Anwar Sadat ran Egypt between 1970 and 1981 when he was assassinated. He played a senior role in Egypt’s 1952 revolution, which saw the country’s monarchy abolished. The king was exiled and Egypt was split into 2 country’s, the other being Sudan. While other revolutionaries fought over power, Sadat hid himself in the shadows. But he made sure to befriend whoever did win power. He was made Vice President and when the president died he was chosen as his successor. He wanted to be seen as a great leader, launching a war against Israel and regaining land lost in previous wars. He then signed a peace deal with Israel, for which he won the Nobel peace prize.
This combined with his efforts to westernise Egypt led to his assassination. A Fatwa was declared against him and in 1981 he was shot dead by a group of assassins. With AK47’s they shot into the crowd he was standing among until they were out of bullets. Eleven others were killed also.
We think of North Korea as a scary dictatorship but there was a time when South Korea made them look soft. Between 1963 and 1979 the country was ruled as a military dictatorship. Park Chung-hee was it’s president and he was just as crazy as his northern rival. He had men imprisoned for growing long hair and ordered homeless people removed from major cities. They were sent to labour camps where many were worked to death. Those who refused to work would be tortured. Human rights abuses were common under park’s regime, which is one of the reasons his friends had him murdered.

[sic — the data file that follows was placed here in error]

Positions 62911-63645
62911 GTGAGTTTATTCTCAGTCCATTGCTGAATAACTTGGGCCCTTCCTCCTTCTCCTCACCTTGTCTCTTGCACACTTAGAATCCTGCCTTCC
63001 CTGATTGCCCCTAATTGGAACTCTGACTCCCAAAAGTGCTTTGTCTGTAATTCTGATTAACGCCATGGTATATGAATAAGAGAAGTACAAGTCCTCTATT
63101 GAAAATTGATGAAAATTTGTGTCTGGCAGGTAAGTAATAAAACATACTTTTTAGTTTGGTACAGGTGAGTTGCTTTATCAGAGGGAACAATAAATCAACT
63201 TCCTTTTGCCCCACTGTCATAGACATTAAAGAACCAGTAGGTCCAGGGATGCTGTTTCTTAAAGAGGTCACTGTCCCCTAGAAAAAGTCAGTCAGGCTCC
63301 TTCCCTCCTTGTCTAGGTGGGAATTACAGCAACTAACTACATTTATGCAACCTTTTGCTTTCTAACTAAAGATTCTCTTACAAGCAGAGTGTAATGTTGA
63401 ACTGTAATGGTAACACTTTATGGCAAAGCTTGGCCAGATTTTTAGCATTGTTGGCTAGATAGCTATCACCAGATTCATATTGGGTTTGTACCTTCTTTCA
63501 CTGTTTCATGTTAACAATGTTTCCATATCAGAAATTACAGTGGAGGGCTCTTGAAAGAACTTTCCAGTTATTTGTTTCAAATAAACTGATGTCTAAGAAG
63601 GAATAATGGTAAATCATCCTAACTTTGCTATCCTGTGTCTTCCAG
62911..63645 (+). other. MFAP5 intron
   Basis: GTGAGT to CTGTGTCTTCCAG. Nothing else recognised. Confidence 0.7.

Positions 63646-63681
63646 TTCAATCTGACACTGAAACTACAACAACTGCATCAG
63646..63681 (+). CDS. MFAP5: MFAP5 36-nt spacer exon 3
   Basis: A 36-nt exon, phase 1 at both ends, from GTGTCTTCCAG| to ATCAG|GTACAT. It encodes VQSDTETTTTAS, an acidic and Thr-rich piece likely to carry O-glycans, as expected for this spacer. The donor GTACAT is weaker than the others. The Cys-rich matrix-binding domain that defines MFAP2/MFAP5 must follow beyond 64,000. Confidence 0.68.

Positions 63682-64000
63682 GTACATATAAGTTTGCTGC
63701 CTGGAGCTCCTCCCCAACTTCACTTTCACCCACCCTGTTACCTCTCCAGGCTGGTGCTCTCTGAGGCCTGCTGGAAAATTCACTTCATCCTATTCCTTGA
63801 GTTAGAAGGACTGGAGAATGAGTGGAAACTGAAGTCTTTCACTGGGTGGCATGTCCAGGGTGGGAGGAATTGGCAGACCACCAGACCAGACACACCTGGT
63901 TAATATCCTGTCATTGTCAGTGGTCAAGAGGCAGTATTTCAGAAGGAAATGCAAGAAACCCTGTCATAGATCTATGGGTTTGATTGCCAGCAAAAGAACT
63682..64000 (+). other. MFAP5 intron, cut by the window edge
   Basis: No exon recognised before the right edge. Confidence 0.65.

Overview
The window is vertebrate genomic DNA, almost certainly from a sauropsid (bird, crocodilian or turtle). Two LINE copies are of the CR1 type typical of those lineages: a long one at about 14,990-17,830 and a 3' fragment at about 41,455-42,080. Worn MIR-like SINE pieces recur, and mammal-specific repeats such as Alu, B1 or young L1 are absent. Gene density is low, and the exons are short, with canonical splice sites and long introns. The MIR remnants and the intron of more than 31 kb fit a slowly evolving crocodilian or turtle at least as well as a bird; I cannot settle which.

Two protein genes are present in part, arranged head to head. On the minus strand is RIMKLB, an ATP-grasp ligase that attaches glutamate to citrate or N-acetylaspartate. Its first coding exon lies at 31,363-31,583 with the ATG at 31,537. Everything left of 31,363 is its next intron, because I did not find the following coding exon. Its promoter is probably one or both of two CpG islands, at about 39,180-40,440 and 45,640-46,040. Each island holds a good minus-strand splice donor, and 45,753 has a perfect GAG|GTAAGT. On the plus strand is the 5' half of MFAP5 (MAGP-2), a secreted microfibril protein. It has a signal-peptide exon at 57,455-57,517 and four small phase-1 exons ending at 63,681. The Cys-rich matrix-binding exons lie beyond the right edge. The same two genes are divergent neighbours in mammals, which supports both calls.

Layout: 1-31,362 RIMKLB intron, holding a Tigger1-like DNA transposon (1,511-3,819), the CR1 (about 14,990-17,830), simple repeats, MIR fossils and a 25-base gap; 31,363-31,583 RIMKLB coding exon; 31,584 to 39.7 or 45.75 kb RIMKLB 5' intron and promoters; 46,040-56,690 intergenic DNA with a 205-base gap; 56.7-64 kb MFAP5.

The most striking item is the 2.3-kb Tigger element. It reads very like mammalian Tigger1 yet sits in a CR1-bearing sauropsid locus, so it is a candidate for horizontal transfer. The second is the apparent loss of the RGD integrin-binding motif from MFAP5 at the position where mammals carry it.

His secret police were known to detain his opponents without trial and torture them. Everyone around Park knew he could turn on them at any moment. So in 1979 he was shot in the head and chest by his security chief. The assassin was executed soon after and South Korea transitioned into a democracy. In 2013 his daughter became South Korea’s first female elected president. But she was eventually forced out of office for corruption. She is currently in jail. Some families have reputations for a reason.
Maximilien Robespierre was a French revolutionary who gained power after the King was overthrown. He went into the revolution as an enlightened man, being against slavery and the death penalty. But as he gained more power he lost more of his mind to the point where he was just a crazy crazy paranoid crazy maniac. He allowed thousands of people to be killed in the terrors, which is strange for a man who opposed the death penalty. They basically killed anyone who disagreed with them even slightly. Robespierre soon established his own religion.
That’s when people realised how insane he was. It was called the cult of the supreme being and people were forced to organise festivals. Starting a cult is always dangerous, trust me. The arrest of Robespierre and several close allies was ordered. They attempted suicide before being arrested but only one was successful. Robespierre either attempted suicide or was shot by those sent to arrest him, sources differ. The shot did not kill him, but shattered his jaw, leaving him unable to speak. He was then executed by guillotine in an act of time stopping irony.